Unopened original iPhone is set to ring up £41,000 at auction
Unopened original iPhone is set to ring up £41,000 at auction after owner shelved it because it wouldn’t work on her network back in 2007
- The original iPhone was released in 2007 and features a 3.5inch screen
- The estimate means it could sell for more than 80 times the original $599 price
An original iPhone, still in its packaging, is expected to sell for more than $50,000 (£41,000) at auction.
The iPhone, released in 2007, features a 3.5inch screen and 2-megapixel camera. If it achieves its estimate it will sell for more than 80 times the original $599 (£490) pricetag.
It was put up for auction by its American owner Karen Green, who was given it as a gift by friends.
Because the phone did not work on the network provider Ms Green used, she simply left it on a shelf, unused.
She realised she was sitting on a potential goldmine when she saw that an original, unopened iPhone had sold for $10,000 (£8,100).
An original iPhone, still in its packaging, is expected to sell for more than $50,000 (£41,000) at auction. Here Steve Jobs holds up the new iPhone that was introduced January 9, 2007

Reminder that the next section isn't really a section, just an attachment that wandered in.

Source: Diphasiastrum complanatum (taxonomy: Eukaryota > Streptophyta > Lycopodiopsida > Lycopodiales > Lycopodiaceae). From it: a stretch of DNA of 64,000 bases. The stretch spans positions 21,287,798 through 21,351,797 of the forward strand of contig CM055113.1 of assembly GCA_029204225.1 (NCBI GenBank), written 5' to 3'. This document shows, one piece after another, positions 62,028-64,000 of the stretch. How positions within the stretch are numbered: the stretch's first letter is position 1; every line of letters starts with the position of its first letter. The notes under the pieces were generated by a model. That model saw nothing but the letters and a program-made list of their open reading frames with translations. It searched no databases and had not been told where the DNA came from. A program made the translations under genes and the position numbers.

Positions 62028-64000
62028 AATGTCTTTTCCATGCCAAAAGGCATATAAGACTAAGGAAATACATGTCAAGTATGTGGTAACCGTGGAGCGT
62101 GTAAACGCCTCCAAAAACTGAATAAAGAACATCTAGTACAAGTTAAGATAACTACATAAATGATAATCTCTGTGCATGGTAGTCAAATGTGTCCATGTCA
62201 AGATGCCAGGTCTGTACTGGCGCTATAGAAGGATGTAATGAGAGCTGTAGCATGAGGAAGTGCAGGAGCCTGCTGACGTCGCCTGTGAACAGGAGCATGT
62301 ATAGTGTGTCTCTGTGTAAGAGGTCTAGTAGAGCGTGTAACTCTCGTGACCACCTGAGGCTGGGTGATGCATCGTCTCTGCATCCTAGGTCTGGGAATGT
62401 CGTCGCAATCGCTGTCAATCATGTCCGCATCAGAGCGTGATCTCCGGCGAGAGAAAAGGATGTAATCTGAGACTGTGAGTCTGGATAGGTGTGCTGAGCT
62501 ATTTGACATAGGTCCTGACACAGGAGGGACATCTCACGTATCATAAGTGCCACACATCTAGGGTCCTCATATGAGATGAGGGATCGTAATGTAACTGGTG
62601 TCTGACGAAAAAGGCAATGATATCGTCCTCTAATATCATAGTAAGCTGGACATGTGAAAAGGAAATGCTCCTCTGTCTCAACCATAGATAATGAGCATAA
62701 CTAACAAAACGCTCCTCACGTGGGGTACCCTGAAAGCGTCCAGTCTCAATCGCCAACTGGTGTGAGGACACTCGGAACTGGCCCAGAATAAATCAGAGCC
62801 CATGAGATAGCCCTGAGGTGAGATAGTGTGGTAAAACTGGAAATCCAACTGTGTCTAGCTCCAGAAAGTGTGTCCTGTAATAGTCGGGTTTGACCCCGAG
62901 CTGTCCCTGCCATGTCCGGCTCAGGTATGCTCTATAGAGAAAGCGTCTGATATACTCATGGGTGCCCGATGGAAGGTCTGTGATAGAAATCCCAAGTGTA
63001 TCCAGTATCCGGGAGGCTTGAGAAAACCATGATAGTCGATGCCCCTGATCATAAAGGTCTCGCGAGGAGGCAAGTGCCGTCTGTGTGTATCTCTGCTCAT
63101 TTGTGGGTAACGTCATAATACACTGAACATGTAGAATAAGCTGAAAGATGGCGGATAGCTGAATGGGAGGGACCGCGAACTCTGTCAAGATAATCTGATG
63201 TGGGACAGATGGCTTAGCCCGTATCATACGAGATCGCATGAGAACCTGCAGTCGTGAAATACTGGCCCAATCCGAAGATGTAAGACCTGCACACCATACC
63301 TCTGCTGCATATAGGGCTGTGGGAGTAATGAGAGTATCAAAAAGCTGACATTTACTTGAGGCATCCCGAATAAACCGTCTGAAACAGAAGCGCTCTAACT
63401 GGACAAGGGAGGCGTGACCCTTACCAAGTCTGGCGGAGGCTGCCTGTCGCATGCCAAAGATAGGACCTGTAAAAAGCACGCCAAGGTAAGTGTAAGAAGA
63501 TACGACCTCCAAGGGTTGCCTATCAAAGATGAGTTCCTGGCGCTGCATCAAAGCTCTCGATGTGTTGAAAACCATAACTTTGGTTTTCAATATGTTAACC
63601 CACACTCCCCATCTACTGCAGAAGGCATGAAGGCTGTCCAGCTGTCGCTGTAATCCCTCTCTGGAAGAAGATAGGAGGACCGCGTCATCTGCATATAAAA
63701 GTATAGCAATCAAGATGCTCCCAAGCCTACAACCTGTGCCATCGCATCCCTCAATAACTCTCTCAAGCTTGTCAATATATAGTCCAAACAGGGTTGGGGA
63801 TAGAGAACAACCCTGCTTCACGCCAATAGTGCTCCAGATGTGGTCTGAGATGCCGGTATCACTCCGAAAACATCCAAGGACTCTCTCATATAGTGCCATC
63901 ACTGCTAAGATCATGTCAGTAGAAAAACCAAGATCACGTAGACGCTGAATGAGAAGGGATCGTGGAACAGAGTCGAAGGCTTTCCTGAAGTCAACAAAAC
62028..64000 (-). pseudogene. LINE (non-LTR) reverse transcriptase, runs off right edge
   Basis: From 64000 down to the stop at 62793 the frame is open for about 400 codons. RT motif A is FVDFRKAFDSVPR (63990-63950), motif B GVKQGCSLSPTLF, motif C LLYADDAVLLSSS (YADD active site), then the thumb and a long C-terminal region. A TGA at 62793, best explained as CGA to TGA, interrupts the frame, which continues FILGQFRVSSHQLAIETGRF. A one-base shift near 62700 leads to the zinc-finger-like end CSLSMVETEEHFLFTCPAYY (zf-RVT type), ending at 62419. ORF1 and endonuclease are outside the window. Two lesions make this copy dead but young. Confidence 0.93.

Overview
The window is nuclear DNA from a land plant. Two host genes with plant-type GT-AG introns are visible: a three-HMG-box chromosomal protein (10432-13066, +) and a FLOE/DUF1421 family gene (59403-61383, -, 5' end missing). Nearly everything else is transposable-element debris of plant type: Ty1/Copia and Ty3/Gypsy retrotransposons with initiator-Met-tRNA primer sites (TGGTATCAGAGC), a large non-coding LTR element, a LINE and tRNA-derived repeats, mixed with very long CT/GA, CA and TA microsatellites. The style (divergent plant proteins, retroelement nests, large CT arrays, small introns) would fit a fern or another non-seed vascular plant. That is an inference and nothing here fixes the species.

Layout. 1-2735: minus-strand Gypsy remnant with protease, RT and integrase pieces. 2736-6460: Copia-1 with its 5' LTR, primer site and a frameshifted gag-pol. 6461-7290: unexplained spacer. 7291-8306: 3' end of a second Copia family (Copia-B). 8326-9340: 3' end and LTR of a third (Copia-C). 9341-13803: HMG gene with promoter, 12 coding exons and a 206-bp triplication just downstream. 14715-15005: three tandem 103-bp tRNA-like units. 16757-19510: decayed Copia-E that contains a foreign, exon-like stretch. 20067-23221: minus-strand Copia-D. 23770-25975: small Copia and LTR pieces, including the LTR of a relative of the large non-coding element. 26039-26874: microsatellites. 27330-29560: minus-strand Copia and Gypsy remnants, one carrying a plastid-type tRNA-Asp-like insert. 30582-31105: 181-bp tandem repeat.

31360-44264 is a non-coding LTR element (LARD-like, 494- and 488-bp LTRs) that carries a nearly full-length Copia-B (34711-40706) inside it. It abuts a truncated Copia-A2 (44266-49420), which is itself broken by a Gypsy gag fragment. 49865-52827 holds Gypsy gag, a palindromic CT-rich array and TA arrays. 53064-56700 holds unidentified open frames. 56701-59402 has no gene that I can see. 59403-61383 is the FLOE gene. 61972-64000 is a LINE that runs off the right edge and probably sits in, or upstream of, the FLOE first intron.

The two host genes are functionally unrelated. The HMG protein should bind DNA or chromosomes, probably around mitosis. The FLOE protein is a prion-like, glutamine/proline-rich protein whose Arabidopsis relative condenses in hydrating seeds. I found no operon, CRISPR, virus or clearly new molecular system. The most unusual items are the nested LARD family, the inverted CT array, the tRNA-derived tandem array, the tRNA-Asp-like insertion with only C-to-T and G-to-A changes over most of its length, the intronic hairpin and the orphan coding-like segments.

Ms Green says the proceeds of the auction will be used to help with the costs of running her cosmetic tattoo studio in New Jersey.
The auction, run by LCG Auctions, began last night and closes on February 19.
Ms Green said: ’I thought to myself, “Oh my God, I think I have the original”.
‘I called my son and I was like, “Go get the phone and make sure it’s not opened”.’
Green’s iPhone was appraised for just $5,000 (£4,100) when she appeared on a US daytime TV programme.
Last October a first generation iPhone was auctioned for nearly $40,000 (£33,000).
Ms Green plans to use the proceeds of the auction to help with the costs of running her new cosmetic tattoo studio, in New Jersey.
She added: ‘If I could hold off on the phone for like another 10 years, I probably would.
The iPhone, released in 2007, features a 3.5inch screen and 2-megapixel camera
‘The only reason why I am selling that phone is because I need to support this business.’
Bidding will start at $2,500 (£2,000) but the phone is estimated to fetch $50,000 or more, based on the sale price in the October auction and its widespread media coverage.
Ms Green said: ‘It took me almost a year to get it up and running, and when you don’t have an income for a year because you don’t have a place to work and you’re trying to get out on your own, your resources start to go.’